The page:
[Show abstract][Hide abstract] ABSTRACT: Between 2005 and 2007 Chikungunya virus (CHIKV) caused its largest outbreak/epidemic in documented history. An unusual feature of this epidemic is the involvement of Ae. albopictus as a principal vector. Previously we have demonstrated that a single mutation E1-A226V significantly changed the ability of the virus to infect and be transmitted by this vector when expressed in the background of well characterized CHIKV strains LR2006 OPY1 and 37997. However, in the current study we demonstrate that introduction of the E1-A226V mutation into the background of an infectious clone derived from the Ag41855 strain (isolated in Uganda in 1982) does not significantly increase infectivity for Ae. albopictus. In order to elucidate the genetic determinants that affect CHIKV sensitivity to the E1-A226V mutation in Ae. albopictus, the genomes of the LR2006 OPY1 and Ag41855 strains were used for construction of chimeric viruses and viruses with a specific combination of point mutations at selected positions. Based upon the midgut infection rates of the derived viruses in Ae. albopictus and Ae. aegypti mosquitoes, a critical role of the mutations at positions E2-60 and E2-211 on vector infection was revealed. The E2-G60D mutation was an important determinant of CHIKV infectivity for both Ae. albopictus and Ae. aegypti, but only moderately modulated the effect of the E1-A226V mutation in Ae. albopictus. However, the effect of the E2-I211T mutation with respect to mosquito infections was much more specific, strongly modifying the effect of the E1-A226V mutation in Ae. albopictus. In contrast, CHIKV infectivity for Ae. aegypti was not influenced by the E2-1211T mutation. The occurrence of the E2-60G and E2-211I residues among CHIKV isolates was analyzed, revealing a high prevalence of E2-211I among strains belonging to the Eastern/Central/South African (ECSA) clade. This suggests that the E2-211I might be important for adaptation of CHIKV to some particular conditions prevalent in areas occupied by ECSA stains. These newly described determinants of CHIKV mosquito infectivity for Ae. albopictus and Ae. aegypti are of particular importance for studies aimed at the investigation of the detailed mechanisms of CHIKV adaptations to its vector species.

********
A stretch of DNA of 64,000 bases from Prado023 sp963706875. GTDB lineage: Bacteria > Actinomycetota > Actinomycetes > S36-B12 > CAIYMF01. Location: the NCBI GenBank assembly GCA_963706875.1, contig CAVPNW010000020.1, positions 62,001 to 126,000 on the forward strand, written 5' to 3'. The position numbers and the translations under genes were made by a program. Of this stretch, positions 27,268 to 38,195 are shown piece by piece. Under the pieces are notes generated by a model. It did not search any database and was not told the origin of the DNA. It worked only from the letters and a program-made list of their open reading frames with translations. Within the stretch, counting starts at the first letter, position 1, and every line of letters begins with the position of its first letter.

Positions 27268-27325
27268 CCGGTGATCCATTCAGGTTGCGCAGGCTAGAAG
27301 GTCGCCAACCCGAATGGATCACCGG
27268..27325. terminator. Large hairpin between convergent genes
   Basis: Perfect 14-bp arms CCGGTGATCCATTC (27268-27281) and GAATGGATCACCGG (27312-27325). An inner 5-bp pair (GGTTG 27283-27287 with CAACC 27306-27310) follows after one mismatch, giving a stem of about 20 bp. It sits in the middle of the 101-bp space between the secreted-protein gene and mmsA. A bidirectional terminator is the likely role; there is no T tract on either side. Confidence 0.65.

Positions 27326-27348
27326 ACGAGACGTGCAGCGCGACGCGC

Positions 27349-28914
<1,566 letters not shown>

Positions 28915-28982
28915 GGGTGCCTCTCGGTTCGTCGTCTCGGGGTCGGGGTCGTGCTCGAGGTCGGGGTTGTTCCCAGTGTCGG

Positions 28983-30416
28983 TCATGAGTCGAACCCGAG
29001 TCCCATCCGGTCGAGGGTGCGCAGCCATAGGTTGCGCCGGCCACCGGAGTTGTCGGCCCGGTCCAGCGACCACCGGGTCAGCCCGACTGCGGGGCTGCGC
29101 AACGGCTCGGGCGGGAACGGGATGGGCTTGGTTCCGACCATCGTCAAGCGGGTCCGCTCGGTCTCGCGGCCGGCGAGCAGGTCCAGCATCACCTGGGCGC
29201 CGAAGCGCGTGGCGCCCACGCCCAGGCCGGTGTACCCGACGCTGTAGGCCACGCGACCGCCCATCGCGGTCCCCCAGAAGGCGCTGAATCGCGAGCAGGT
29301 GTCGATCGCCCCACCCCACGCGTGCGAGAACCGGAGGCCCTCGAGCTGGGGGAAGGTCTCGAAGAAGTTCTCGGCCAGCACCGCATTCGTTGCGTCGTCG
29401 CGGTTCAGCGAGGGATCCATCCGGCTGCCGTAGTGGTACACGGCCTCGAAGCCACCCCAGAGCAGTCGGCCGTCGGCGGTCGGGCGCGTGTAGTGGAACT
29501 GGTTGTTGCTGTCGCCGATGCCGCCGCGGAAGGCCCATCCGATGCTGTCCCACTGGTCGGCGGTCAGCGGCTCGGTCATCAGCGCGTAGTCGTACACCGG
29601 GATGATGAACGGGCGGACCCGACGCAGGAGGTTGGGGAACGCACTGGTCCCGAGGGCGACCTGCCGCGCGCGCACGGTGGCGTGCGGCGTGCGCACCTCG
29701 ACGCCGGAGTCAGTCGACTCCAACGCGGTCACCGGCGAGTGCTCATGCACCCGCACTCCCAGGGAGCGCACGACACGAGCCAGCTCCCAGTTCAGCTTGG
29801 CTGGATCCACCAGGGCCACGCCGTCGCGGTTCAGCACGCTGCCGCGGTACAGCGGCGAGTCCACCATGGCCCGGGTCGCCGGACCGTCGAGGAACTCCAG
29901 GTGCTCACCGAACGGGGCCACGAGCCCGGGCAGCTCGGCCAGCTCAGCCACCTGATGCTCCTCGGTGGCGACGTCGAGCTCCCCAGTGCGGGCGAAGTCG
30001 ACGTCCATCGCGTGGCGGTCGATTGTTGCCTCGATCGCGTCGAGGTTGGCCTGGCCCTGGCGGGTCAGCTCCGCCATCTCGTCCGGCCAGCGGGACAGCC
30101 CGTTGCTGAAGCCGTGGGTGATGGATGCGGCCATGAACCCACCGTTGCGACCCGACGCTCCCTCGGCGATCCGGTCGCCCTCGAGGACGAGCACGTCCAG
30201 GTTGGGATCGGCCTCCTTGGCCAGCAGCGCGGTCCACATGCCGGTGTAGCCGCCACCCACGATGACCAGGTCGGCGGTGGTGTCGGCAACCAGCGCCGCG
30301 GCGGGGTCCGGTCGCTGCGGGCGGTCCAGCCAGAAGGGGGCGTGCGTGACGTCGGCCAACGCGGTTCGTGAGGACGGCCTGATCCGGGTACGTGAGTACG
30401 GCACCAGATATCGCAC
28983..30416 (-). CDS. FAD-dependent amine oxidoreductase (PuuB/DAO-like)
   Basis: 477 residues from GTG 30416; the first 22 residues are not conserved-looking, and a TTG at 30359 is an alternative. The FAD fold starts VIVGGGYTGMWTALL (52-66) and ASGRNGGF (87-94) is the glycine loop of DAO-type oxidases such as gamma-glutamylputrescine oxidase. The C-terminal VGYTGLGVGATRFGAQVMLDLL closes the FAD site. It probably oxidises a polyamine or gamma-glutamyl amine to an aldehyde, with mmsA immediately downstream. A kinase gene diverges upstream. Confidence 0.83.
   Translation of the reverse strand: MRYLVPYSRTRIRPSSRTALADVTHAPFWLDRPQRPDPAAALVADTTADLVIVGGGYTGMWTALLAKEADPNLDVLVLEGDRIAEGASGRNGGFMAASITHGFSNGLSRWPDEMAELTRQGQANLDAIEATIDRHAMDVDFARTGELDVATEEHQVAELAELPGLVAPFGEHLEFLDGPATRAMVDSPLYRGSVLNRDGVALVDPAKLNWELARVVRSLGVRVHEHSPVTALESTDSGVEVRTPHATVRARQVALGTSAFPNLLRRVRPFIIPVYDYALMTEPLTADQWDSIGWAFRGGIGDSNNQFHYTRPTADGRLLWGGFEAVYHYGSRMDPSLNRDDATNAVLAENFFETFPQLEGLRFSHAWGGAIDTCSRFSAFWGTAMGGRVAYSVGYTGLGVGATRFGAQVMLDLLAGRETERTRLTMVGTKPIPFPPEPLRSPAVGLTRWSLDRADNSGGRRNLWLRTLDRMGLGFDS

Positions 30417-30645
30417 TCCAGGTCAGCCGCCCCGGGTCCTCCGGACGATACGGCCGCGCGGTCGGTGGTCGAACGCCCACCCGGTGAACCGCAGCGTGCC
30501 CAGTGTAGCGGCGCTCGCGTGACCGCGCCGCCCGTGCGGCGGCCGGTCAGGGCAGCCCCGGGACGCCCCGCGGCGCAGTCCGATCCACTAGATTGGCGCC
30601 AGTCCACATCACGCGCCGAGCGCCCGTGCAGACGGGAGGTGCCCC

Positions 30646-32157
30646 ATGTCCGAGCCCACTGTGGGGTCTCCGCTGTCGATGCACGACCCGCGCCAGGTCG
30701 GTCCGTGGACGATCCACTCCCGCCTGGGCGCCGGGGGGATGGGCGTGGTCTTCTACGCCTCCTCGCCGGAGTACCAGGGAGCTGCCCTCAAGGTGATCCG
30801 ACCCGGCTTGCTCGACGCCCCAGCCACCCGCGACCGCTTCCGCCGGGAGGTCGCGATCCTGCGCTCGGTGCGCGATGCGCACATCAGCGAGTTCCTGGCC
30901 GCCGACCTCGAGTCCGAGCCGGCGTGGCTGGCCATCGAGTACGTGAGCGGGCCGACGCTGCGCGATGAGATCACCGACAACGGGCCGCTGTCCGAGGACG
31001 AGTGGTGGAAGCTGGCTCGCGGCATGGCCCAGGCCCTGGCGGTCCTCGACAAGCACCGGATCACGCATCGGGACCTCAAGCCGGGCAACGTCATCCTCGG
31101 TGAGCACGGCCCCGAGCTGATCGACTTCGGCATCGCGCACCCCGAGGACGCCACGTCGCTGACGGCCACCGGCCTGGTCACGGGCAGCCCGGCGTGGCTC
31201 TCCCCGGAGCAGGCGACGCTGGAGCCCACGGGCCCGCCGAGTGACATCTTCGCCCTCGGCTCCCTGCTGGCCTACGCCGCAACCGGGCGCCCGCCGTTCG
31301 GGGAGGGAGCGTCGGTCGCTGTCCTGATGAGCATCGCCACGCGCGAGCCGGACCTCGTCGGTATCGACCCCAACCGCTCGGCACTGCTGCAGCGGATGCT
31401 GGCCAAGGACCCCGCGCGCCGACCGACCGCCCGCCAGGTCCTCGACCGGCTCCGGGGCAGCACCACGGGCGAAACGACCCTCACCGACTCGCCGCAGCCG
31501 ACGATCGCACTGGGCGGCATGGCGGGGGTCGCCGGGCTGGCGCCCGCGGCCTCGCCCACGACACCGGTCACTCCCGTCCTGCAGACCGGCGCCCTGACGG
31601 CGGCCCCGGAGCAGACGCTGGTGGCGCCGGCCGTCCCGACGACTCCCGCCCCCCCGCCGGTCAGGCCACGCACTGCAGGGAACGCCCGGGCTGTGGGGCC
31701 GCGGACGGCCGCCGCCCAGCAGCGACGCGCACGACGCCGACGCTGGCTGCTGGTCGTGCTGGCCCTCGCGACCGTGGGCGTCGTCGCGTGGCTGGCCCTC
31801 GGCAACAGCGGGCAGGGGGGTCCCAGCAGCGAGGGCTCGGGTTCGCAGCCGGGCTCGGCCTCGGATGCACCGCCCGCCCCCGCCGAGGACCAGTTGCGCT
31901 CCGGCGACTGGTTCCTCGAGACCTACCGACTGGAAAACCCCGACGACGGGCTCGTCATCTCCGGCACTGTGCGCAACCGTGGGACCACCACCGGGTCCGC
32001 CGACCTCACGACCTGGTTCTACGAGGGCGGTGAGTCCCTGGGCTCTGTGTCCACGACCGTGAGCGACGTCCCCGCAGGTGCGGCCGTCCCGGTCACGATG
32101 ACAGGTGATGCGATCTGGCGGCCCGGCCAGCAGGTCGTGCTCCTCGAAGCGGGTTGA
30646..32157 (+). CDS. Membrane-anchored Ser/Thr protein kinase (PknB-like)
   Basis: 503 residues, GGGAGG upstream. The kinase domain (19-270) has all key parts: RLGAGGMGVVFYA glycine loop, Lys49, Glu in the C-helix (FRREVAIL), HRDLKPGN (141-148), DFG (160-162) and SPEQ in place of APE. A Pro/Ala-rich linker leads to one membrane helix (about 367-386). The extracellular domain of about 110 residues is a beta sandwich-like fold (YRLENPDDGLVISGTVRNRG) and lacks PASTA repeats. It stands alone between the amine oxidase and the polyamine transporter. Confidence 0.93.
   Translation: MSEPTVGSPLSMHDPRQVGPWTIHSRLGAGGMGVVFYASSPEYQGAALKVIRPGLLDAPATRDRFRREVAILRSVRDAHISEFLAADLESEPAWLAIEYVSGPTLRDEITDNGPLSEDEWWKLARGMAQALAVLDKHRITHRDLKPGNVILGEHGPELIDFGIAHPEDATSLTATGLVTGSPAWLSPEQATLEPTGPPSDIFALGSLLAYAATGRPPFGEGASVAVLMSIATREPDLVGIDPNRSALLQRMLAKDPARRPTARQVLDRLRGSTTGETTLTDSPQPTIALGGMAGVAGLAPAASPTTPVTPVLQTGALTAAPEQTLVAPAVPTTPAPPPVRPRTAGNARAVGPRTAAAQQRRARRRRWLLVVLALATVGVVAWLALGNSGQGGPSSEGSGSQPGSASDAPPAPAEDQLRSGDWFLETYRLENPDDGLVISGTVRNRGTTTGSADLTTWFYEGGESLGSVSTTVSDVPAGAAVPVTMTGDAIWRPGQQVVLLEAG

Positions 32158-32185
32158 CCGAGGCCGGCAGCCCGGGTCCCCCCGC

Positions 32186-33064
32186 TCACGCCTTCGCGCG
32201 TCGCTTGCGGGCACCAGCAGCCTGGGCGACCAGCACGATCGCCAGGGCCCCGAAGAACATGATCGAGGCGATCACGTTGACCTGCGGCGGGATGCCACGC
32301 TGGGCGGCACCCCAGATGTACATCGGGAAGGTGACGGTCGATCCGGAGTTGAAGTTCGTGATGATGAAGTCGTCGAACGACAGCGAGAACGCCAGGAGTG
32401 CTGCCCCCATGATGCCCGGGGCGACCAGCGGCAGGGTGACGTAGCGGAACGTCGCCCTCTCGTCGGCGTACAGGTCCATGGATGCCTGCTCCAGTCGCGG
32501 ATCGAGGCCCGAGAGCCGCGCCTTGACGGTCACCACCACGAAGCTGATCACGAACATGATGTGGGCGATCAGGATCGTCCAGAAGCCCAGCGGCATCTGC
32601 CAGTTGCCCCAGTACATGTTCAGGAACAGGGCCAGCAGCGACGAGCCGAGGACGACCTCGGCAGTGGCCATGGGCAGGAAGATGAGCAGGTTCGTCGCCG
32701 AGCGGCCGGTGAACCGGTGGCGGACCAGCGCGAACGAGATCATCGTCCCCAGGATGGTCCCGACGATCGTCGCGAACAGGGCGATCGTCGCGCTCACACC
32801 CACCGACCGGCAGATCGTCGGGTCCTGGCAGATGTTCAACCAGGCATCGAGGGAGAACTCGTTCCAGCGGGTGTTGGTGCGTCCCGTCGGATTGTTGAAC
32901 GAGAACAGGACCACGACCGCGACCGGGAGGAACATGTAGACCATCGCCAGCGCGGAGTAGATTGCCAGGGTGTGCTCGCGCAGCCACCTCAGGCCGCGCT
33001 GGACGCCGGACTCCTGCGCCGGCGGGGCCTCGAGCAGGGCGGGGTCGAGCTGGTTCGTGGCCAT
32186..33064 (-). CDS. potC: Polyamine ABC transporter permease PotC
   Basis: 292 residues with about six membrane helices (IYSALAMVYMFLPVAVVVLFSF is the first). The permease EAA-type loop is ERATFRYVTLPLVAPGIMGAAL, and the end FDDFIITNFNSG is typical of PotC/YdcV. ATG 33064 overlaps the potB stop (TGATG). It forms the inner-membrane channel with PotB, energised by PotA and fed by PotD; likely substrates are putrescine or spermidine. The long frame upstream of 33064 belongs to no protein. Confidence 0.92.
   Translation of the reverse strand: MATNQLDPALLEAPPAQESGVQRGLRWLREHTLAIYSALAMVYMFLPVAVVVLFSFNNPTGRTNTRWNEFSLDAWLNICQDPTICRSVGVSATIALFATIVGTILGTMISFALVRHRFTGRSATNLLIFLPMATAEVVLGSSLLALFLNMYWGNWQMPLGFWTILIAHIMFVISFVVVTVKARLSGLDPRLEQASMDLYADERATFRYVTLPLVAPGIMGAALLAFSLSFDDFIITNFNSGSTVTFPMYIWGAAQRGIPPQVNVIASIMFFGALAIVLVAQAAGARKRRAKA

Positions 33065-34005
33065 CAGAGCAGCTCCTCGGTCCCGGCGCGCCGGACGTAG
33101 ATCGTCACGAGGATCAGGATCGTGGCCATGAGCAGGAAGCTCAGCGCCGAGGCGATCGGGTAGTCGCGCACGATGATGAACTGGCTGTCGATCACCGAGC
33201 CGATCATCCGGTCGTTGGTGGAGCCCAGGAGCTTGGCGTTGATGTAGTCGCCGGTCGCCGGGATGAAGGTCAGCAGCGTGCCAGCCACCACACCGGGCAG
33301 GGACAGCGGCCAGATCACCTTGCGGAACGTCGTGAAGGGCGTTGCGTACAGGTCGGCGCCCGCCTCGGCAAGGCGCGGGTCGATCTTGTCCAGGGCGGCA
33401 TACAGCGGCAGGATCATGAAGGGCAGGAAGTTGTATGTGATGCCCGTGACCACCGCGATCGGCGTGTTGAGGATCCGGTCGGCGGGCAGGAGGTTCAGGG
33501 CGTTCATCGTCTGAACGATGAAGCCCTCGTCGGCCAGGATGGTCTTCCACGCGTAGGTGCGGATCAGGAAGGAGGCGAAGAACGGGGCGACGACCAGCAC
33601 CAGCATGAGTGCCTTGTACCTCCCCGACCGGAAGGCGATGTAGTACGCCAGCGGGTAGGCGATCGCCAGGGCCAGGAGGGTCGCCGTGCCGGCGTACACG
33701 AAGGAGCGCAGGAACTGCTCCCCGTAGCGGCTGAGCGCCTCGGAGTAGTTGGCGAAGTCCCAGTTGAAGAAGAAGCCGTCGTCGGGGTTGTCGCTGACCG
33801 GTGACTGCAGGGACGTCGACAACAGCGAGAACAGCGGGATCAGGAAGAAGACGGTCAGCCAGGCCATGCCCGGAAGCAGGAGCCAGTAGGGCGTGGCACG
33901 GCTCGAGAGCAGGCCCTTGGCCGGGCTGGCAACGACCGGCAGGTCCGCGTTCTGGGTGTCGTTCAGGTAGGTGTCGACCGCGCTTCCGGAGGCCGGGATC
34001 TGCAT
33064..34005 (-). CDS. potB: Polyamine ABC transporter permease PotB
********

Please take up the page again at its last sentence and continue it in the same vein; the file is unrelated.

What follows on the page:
PLoS ONE 02/2009; 4(8):e6835. DOI:10.1371/journal.pone.0006835 · 3.23 Impact Factor
[Show abstract][Hide abstract] ABSTRACT: We developed chimeric Sindbis (SINV)/eastern equine encephalitis (EEEV) viruses and investigated their potential for use as live virus vaccines against EEEV. One vaccine candidate contained structural protein genes from a typical North American EEEV strain, while the other had structural proteins from a naturally attenuated Brazilian isolate. Both chimeric viruses replicated efficiently in mammalian and mosquito cell cultures and were highly attenuated in mice. Vaccinated mice did not develop detectable disease or viremia, but developed high titers of neutralizing antibodies. Upon challenge with EEEV, mice vaccinated with >10(4) PFU of the chimeric viruses were completely protected from disease. These findings support the potential use of these SIN/EEEV chimeras as safe and effective vaccines.